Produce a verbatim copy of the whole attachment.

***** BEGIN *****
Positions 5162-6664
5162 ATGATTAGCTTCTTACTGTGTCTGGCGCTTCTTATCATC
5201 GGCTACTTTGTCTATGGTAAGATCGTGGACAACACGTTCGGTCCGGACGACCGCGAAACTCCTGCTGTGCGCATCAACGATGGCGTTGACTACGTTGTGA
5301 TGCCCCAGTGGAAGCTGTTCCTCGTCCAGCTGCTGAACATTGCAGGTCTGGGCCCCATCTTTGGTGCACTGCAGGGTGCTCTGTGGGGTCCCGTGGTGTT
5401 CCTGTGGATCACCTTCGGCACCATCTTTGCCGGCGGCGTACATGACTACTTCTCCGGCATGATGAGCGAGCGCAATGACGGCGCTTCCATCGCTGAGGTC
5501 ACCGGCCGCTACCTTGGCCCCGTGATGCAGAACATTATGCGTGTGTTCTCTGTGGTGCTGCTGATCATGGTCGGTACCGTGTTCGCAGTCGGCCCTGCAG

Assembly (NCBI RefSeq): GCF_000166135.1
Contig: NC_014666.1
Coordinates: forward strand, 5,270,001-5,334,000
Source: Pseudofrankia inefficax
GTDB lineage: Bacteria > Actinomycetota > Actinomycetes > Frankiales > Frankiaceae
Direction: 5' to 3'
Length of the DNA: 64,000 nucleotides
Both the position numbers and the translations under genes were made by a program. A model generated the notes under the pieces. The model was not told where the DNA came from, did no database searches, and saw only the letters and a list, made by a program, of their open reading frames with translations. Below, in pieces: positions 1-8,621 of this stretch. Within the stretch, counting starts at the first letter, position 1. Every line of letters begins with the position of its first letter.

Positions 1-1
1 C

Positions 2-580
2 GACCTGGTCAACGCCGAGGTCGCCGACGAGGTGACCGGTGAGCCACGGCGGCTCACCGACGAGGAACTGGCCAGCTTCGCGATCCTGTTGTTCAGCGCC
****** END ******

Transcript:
Positions 5162-6664
5162 ATGATTAGCTTCTTACTGTGTCTGGCGCTTCTTATCATC
5201 GGCTACTTTGTCTATGGTAAGATCGTGGACAACACGTTCGGTCCGGACGACCGCGAAACTCCTGCTGTGCGCATCAACGATGGCGTTGACTACGTTGTGA
5301 TGCCCCAGTGGAAGCTGTTCCTCGTCCAGCTGCTGAACATTGCAGGTCTGGGCCCCATCTTTGGTGCACTGCAGGGTGCTCTGTGGGGTCCCGTGGTGTT
5401 CCTGTGGATCACCTTCGGCACCATCTTTGCCGGCGGCGTACATGACTACTTCTCCGGCATGATGAGCGAGCGCAATGACGGCGCTTCCATCGCTGAGGTC
5501 ACCGGCCGCTACCTTGGCCCCGTGATGCAGAACATTATGCGTGTGTTCTCTGTGGTGCTGCTGATCATGGTCGGTACCGTGTTCGCAGTCGGCCCTGCAG

Assembly (NCBI RefSeq): GCF_000166135.1
Contig: NC_014666.1
Coordinates: forward strand, 5,270,001-5,334,000
Source: Pseudofrankia inefficax
GTDB lineage: Bacteria > Actinomycetota > Actinomycetes > Frankiales > Frankiaceae
Direction: 5' to 3'
Length of the DNA: 64,000 nucleotides
Both the position numbers and the translations under genes were made by a program. A model generated the notes under the pieces. The model was not told where the DNA came from, did no database searches, and saw only the letters and a list, made by a program, of their open reading frames with translations. Below, in pieces: positions 1-8,621 of this stretch. Within the stretch, counting starts at the first letter, position 1. Every line of letters begins with the position of its first letter.

Positions 1-1
1 C

Positions 2-580
2 GACCTGGTCAACGCCGAGGTCGCCGACGAGGTGACCGGTGAGCCACGGCGGCTCACCGACGAGGAACTGGCCAGCTTCGCGATCCTGTTGTTCAGCGCC